Threat Management, Malware, Network Security

Variant of Mac malware ‘Shlayer’ spreads via poisoned web searches

Researchers have discovered a new variant of Shlayer Mac malware that  bypasses Apple’s built-in security protections and is being spread via malicious results from Google web searches.

Shlayer is used generally to distributed bundled adware or unwanted programs. According to a company blog post from Intego, the new version of this malware was observed being delivered via a weaponized Apple Disk Image (.dmg) file, disguised as an installer for Adobe Flash Player.

macOS device owners searching via Google for certain YouTube video titles could fall victim to this scheme, as malicious actors have used search poisoning techniques to develop malicious results for these inquiries. Users who click on these results will be taken to various redirection sites until they land on a page that falsely claims their Flash Player is outdated and encourage them to download and install an update. This so-called update, however, is the aforementioned trojanized .dmg file.

"While the installer has a Flash Player icon and looks like a normal Mac app, it's actually a bash shell script that will briefly open and run itself in the Terminal app," explains the Intego blog post, authored by Chief Security Analyst Joshua Long. "As the script runs, it extracts a self-embedded, password-protected .zip archive file, which contains a traditional (though malicious) Mac .app bundle. After installing the Mac app into a hidden temporary folder, it launches the Mac app and quits the Terminal. All this takes place within a split second."

"Once the Mac app launches, it downloads a legitimate, Adobe-signed Flash Player installer, so that it can appear to be genuine -- but the hidden Mac app is designed to also have the capability to download any other Mac malware or adware package, at the discretion of those controlling the servers to which the hidden Mac app phones home," Long continues.

Long calls the malware developers' use of the bash shell script a "novel idea" that indicates that the adversaries are trying to evade antivirus detection. Additionally, during the installation process, users are instructed to "right-click" on the fake Flash installer and select the "Open" command.

This right-click technique was introduced to avoid users from double-clicking on the fake installer, which would have opened a dialog box stating that the app can't be opened because the developer is unverified. Instead, users receive a different dialog box -- one that says the developer is not verified, but still gives the option to open the app.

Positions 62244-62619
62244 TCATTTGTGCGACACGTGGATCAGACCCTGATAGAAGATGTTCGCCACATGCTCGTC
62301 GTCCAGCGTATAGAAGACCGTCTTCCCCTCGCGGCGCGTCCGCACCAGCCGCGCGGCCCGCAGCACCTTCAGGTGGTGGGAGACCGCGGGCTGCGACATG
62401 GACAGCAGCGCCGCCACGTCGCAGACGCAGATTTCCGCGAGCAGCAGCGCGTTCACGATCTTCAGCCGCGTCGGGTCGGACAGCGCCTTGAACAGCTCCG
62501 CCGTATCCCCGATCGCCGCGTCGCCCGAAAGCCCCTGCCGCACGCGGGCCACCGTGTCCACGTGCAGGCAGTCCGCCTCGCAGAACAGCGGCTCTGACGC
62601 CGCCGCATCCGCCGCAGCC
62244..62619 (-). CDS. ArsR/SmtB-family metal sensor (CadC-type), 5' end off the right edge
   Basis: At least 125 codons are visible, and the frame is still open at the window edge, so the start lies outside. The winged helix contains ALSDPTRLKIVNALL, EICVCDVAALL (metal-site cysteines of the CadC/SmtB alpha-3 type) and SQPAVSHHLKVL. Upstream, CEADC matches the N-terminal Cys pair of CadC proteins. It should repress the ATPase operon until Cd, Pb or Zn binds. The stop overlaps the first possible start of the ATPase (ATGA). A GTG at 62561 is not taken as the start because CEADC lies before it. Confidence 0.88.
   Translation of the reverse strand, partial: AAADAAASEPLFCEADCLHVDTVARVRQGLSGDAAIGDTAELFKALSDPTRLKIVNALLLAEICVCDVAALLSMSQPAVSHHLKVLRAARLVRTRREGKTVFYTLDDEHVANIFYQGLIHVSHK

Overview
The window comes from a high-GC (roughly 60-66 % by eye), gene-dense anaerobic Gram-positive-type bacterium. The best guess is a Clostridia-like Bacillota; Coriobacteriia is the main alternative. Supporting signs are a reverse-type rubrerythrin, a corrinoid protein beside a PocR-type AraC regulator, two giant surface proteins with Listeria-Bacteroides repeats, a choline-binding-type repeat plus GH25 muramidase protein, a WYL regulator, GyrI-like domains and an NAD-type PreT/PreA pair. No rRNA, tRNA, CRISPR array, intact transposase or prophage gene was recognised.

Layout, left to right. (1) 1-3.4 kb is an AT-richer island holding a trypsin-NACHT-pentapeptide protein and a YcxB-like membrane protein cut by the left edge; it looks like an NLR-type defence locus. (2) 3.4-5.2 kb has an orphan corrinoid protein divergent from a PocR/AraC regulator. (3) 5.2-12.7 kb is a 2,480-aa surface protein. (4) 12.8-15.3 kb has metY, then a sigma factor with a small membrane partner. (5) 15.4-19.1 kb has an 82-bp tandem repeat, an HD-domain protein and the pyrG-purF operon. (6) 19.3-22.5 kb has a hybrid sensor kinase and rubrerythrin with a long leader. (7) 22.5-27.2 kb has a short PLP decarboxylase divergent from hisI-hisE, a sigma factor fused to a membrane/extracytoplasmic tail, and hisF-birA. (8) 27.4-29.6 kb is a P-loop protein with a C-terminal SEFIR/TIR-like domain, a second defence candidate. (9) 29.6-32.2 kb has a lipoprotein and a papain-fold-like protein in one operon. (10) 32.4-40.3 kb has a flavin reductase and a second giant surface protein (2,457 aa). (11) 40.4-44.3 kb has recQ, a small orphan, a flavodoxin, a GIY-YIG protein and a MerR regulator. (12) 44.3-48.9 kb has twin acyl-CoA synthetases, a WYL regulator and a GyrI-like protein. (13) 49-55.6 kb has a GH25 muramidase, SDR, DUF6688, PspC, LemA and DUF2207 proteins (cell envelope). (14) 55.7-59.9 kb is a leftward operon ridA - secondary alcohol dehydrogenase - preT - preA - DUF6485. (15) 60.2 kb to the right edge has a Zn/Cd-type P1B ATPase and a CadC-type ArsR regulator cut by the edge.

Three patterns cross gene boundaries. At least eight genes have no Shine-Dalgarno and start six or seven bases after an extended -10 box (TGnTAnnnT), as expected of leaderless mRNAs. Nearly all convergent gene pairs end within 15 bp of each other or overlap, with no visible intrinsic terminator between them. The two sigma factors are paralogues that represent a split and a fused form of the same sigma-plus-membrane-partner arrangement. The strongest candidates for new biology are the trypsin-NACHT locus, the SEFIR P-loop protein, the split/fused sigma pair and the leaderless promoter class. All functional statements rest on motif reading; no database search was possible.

"In this case, the malware makers are hoping you’ll ignore Apple’s fine print and instead blindly follow the malware maker’s instructions from the disk image background instead," writes Long.

Intego notes that the company distributing the disguised Shlayer variant calls itself FlashDownloader and lists its contact information as info@flashdownloader[.]pro. "The domain flashdownloader[.]pro was registered on June 8, 2020, just days before the malware was first observed in the wild," the blog post states.

Intego also reports that the same company also claims to offer a web browser with a built-in free VPN for Windows, with a Mac version coming soon.

Bradley Barth

As director of multimedia content strategy at CyberRisk Alliance, Bradley Barth develops content for online conferences, webcasts, podcasts video/multimedia projects — often serving as moderator or host. For nearly six years, he wrote and reported for SC Media as deputy editor and, before that, senior reporter. He was previously a program executive with the tech-focused PR firm Voxus. Past journalistic experience includes stints as business editor at Executive Technology, a staff writer at New York Sportscene and a freelance journalist covering travel and entertainment. In his spare time, Bradley also writes screenplays.

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